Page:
|1. Paragraphing Expand sentences into paragraphs suitable for descriptive, narrative, exposition (etc) essay topics||1.1 Paragraph writing|
1.2 Explanation of ideas clearly andeffectively
1.3 Expansion of a sentence into aparagraph
1.4 Mechanical skills in writing– punctuation – spelling
– paragraphing1.5 Descriptive writing with simple objects or actions in a paragraph1.6 Explainingaprocessin paragraph(s) e.g. the process of Garri making1.7 GivingDirections/Directivesin paragraph(s) e.g.
|The preliminary steps of developing paragraphs and outlines should be extensively taught before the actual writing of the essay topics.|
|2. Essay From Given Ideas Expand sentences into paragraphs on given ideas.||2.1 Complex sentences for an essay with a given idea2.2 Expansion of points in ideas in 2.1 to produce a good essay|
|3. Essay From Given TopicsOutline and arrange ideas logically and accurately on an essay from given ideas||3.1 Outline of an Essay IntroductionMain bodyConclusion|
3.2 Arrangementoftheoutlineinsequential order – logical
– chronological3.3 Styles of Writing – Formal- Informal3.4 Formal Essay Topics- narrative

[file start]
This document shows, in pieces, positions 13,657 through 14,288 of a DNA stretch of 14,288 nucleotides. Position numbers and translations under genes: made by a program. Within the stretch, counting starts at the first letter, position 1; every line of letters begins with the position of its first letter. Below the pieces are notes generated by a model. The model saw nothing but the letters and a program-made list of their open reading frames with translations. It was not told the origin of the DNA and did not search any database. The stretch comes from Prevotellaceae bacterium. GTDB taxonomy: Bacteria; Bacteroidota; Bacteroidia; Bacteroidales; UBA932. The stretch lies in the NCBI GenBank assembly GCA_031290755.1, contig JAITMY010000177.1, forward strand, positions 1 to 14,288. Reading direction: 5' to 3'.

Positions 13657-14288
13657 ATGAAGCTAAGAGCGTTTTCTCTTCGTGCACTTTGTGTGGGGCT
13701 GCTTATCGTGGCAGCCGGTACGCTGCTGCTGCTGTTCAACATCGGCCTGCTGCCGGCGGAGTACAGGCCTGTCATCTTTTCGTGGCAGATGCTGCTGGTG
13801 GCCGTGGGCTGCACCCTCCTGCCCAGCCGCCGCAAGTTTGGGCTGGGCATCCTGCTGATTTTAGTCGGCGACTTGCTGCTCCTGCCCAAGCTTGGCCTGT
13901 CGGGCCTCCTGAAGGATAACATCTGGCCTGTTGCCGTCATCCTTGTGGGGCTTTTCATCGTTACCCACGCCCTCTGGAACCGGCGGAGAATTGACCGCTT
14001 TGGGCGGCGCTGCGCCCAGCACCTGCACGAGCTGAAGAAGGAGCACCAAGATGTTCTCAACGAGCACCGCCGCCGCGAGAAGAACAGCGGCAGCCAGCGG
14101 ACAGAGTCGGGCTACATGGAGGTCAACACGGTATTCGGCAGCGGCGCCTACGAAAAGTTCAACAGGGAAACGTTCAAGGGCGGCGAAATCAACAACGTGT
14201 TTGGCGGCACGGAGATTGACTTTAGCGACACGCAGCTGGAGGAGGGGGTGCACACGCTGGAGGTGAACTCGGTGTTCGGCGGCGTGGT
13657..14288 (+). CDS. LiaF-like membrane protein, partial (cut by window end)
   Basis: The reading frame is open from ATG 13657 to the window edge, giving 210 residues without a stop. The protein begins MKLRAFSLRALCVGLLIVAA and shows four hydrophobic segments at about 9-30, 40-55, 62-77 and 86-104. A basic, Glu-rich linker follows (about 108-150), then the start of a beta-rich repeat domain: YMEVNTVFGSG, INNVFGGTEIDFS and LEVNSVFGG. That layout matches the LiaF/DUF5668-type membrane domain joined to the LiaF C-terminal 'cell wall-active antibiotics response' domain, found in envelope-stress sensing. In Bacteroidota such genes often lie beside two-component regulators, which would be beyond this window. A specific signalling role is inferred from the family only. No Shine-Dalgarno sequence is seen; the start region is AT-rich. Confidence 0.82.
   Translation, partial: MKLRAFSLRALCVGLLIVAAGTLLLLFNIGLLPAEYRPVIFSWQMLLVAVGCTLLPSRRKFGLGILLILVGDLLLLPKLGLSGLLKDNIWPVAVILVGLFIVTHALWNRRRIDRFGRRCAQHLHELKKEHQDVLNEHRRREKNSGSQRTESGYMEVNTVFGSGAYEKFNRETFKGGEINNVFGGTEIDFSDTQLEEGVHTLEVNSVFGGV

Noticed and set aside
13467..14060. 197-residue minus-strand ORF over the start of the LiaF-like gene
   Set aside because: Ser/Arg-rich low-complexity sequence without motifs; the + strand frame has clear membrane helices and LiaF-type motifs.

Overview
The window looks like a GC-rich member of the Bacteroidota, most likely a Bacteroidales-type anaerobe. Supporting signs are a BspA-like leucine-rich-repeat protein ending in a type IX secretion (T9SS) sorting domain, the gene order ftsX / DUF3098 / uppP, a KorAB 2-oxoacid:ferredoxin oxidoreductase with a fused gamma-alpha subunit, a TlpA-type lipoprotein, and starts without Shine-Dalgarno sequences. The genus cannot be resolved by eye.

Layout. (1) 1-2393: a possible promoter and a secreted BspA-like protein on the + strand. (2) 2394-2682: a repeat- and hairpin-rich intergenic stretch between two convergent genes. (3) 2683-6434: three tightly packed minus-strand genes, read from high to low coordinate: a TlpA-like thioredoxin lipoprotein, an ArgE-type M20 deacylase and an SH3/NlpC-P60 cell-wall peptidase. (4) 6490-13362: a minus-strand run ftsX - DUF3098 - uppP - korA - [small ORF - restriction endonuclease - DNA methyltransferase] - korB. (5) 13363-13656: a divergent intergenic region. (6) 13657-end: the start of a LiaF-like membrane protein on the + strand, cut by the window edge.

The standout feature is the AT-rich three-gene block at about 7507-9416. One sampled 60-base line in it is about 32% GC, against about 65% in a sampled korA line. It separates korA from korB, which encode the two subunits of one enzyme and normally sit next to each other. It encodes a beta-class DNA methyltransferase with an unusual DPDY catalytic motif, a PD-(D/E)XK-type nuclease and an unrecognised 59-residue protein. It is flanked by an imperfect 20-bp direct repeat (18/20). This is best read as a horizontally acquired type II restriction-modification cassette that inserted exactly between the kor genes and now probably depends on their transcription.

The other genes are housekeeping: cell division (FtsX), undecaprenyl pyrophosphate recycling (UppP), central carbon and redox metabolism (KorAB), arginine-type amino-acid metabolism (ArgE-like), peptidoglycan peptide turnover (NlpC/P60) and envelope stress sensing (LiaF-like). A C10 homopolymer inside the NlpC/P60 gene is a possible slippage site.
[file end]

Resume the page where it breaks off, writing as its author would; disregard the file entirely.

– expository topics
|Write out the essay topic suitable for each essay type.|
|1. Meaning of Report classify types of reports and their uses.||1.1 MeaningofReport|
1.2 Classification of types and theiruses e.g. progress reports – recommendation reports – laboratoryreports
|2. Collating Data for Report Writing|
Select relevant materials for report writing
|2.1 Simple on-the-spot observations 2.2 Usesofinterviewsandquestionnaires|
2.3 Use of library for collinginformation e.g. – gazettes
|3. Presentation of Report Write reports using the correct mechanics style and proper report layout.||3.1 Write a report with simple, familiar and correct words.3.2 Styles of report presentation e.g. abbreviations- symbols|
– hyphenation of compound words.3.3 Report Layout/Format – heading/title- table of content – introduction
– conclusion- recommendations – appendix
– bibliography3.4 Oral presentation of reports
|4. Interpretation of Report Analyse a given report or extracts from a report||4.1 Data Analysis through Diagram – pie chart– bar chart|
Interpretation and analysis of reports/extracts from a report
|1. ConsonantsRecognize and produce all the significant sound contrasts in the consonant system of English.Produce and recognize consonant clusters which may occur both initially and finally in a syllable||1.1 Single ConsonantsInitialThey – day Ship – chip Fan – van Tuck – duck Card – guardInitialPlay – pray|
Sting – string Scheme – scream Crime – climb Flue – free